What Do Libertarians Believe?

Libertarians are one of two potentially viable third-party solutions in the United States. They fit between the platform extremes of conservative Republicans and liberal Democrats to create centrism rarely found in American politics.

Although Libertarianism is a relatively recent movement from a political view, the first traces of their beliefs and governing concepts are found in Ancient China. During the 17th and 18th centuries, Thomas Paine, Adam Smith, John Locke, Thomas Jefferson, and David Hume helped create the modern movement.

These are the key concepts that Libertarianism has developed over the centuries.

Individualism

Libertarians see individuals as the primary unit of social analysis. People make choices, which means they must be responsible for their actions. Each person receives dignity through their rights and responsibility. Everyone gets this respect, which is why promoting women’s rights and those of minorities is one of their greatest successes.

Spontaneous Order

Human societies have slowly opted to have more freedom for individuals over the centuries. We’ve also worked to create complicated communities that use intricate organization. Money, law, markets, and language all developed without central direction, connecting people and organizations in a spontaneous order. Each person joins because of the benefits that come from that decision.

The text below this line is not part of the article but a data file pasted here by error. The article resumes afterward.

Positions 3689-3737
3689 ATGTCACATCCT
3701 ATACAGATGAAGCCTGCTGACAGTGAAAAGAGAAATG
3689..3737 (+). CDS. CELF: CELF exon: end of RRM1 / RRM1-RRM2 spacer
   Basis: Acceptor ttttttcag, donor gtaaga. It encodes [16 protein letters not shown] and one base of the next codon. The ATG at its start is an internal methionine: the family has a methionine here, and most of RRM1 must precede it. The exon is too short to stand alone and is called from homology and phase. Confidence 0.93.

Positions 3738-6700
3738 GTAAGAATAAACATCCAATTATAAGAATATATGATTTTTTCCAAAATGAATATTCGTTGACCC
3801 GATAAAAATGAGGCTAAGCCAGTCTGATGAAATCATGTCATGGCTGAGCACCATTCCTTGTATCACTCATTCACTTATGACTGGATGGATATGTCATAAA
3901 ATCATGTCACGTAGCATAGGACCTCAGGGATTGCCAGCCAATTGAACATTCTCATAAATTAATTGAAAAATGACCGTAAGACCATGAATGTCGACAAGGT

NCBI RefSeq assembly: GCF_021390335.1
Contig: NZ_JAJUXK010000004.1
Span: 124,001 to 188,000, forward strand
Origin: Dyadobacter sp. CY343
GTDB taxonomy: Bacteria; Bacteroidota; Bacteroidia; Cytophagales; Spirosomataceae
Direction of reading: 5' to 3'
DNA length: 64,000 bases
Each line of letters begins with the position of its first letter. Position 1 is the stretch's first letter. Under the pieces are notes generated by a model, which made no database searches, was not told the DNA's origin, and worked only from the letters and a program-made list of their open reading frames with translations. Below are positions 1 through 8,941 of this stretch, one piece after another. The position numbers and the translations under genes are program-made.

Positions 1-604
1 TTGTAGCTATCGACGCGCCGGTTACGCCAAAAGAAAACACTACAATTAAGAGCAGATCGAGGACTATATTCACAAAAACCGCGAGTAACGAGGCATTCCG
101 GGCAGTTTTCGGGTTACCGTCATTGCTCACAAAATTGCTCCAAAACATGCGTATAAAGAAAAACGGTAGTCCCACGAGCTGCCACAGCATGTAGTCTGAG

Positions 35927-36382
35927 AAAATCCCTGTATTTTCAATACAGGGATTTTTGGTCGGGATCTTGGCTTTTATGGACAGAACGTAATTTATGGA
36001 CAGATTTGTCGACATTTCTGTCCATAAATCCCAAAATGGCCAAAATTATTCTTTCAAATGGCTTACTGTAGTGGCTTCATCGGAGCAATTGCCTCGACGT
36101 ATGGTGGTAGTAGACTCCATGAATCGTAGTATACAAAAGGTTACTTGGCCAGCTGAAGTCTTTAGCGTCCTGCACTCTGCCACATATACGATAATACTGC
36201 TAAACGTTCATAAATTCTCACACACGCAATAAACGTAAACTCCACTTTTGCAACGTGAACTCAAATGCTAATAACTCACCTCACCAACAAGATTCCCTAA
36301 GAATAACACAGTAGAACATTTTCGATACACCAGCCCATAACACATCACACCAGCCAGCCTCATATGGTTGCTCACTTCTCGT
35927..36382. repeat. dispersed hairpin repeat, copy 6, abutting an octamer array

Rule of Law

People cannot do whatever they want in the view of a libertarian. The goal is to avoid arbitrary commands so that the spontaneous rules that develop can protect individual freedoms to pursue happiness. There must be equal consideration given to the same right for others for society to find success.

Limited Government

Individuals form governments to protect their rights. Libertarians believe it to be a dangerous institution because it places concentrated power in the hands of a few. By limiting the power and scope of control, the people retain the right to make decisions for themselves instead of delegating those actions to elected officials.

Free Markets

Libertarians want the government to be out of the economic system of the country. Individuals should engage in buying and selling activities, exchanging property through mutual agreement, to pursue happiness. Although there may be times when lawlessness requires intervention, the goal is to create mutually beneficial prosperity. 

Libertarians believe in peace. They won’t hesitate to protect what they have from the ruling class or foreign threats, but they don’t seek out conflict. Virtue comes from productivity, which is not possible when all sides are in conflict.